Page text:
Interview and evidence
The mind game is the newest television fascination. The “Mentalist” and “Lie to Me” are only two such television programs that intrigue the viewer with ‘consultants’ who assists law enforcement in the detection of truth and lies.
While this can be entertaining, as you will find out during this course, there is no simple formula for spotting or catching liars. Body language, voice and demeanor all provide excellent information to the investigator but there are few people who are skilled at obtaining the truth that have not reached success without solid observation and sophisticated techniques.
Think of an investigation as a fact finding mission, which requires the investigator to establish a rapport to gain the trust and cooperation of the witnesses, victims and even the suspects to ascertain what occurred.
The aspects of a criminal investigation are to:
1) Identify the crime....
Before the fall of 1947 the investigative approaches and interviews included unconventional methods of acquiring information from the accused. Some of the approaches included torture which is still common especially with the military operations, which involve high stake scenarios. However there have been developments that indicate that even the torture has its set of weaknesses. The human rights too have been very strict on the approaches that can be legally used on the accused to determine the kind of crime they have committed and the evidence thereof, which can be legitimately presented in the court of law. In Canada for example there are two sections of the Canadian Charter of Rights and Freedoms, section 8 and 10, regulate the methods that can be used to obtain evidence and the checklist that is used to exclude any kind of evidence that does not meet the criterion, respectively (Justice Laws Website, 2013). In this case involving several persons in a security fraud, the Reid Technique is going to be the best approach to obtaining evidence.
This is a technique that employs questioning the subject in a bid to establish if they are credible or not, with reference to the crime being investigated (Inbau, 2005). While the interviewer does not have to accuse the suspect of the security fraud, they use a set of questions that are provoking to the behaviour, while at the same time the interviewer uses investigative techniques. It is after establishing that the suspect committed the crimes that the nine steps of the technique are used to address the issue of evidence. There are three different components that make the Reid technique a success; these include the interrogation, interviewing and the factual analysis. All of the components are crucial as they help in eliminating the suspects with reference to the evidence.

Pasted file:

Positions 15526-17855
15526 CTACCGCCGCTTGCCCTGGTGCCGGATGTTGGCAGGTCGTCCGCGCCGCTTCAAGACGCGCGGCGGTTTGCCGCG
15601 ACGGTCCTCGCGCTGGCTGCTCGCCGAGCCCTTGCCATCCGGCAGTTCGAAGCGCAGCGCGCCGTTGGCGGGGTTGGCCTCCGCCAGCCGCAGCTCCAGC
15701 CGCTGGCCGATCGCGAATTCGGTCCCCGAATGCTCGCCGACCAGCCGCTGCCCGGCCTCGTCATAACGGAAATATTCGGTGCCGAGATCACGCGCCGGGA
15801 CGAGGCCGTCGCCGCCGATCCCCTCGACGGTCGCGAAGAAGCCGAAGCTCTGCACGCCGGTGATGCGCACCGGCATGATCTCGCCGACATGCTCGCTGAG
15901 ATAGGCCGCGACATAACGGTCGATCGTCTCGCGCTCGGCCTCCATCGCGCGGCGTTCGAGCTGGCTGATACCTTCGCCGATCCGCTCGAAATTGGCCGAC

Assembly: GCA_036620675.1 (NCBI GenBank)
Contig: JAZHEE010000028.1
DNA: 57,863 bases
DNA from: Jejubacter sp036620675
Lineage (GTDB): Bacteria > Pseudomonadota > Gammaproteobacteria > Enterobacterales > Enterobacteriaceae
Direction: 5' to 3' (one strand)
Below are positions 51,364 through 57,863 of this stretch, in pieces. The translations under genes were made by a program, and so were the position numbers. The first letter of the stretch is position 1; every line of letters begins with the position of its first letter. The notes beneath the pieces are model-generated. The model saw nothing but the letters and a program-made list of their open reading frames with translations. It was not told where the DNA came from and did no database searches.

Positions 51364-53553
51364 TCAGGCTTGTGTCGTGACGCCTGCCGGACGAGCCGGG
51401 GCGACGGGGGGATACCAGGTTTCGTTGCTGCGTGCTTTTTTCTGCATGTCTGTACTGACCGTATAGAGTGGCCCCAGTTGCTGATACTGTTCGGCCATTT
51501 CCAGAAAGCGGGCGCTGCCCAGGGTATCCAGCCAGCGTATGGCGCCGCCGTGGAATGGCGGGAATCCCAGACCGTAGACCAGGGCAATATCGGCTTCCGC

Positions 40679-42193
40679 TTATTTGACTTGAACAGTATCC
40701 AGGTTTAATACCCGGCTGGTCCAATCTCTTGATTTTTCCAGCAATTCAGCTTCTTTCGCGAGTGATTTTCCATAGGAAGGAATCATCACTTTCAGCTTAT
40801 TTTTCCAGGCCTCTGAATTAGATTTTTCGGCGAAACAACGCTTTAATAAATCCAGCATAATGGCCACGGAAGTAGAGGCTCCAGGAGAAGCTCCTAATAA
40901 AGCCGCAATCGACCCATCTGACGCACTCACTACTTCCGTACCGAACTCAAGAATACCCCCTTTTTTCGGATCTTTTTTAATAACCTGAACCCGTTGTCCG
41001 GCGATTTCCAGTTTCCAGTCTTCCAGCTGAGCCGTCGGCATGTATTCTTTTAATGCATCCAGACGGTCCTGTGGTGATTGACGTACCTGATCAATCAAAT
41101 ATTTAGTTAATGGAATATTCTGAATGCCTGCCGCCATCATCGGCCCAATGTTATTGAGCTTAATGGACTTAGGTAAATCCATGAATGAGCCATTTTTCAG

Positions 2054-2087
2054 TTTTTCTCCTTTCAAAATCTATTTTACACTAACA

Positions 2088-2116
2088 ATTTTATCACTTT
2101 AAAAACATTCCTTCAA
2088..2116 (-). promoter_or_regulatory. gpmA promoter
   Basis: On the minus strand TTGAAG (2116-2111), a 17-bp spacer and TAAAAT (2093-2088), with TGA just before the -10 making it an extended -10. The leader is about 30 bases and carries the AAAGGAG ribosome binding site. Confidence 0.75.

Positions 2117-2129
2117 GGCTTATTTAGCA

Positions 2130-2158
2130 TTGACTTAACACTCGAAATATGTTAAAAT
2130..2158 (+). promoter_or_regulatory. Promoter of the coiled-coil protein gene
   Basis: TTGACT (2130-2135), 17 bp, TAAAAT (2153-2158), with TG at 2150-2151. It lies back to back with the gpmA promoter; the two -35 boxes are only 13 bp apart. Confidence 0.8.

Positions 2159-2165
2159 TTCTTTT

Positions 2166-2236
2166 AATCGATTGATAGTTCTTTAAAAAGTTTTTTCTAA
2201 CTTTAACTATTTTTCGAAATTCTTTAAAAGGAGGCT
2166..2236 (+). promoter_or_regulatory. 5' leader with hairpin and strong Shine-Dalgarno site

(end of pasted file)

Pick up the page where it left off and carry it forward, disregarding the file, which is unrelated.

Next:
The first step of the Reid techniques involves leading the suspect to believe that they have been implicated by the evidence that the police have on them regarding the case at hand. As part of the confrontation process of this stage the suspect is given the chance to explain how they participated in the crime, at this early stage before the police go with the evidence implicating them.
The second step involves shifting the blame of the offence and crime away from the suspect. This in way feels as though the crime is permitted as now the blame is on another person. At this stage the suspect may feel comfortable to explain why they participated in the crime, which was initiated by the other accused. This may vary from case to case as it depends on the responsiveness of the suspect.
The third step involves leading the suspect to accept his/her guilt. It is at this stage that the suspect may develop a denial attitude and may result in calling for the right to the lawyer, in which case the interrogation is all over.
In the fourth step, it the suspect does not as k for th...
- Social Media MarketingDescription: Social Media Marketing - Law Essay...5 pages/≈1375 words | 3 Sources | APA | Law | Essay |
- Social Structure TheoryDescription: Social Structure Theory Law Essay...2 pages/≈550 words | 2 Sources | APA | Law | Essay |
- evidence presentationDescription: evidence presentation Law Essay...5 pages/≈1375 words | 2 Sources | APA | Law | Essay |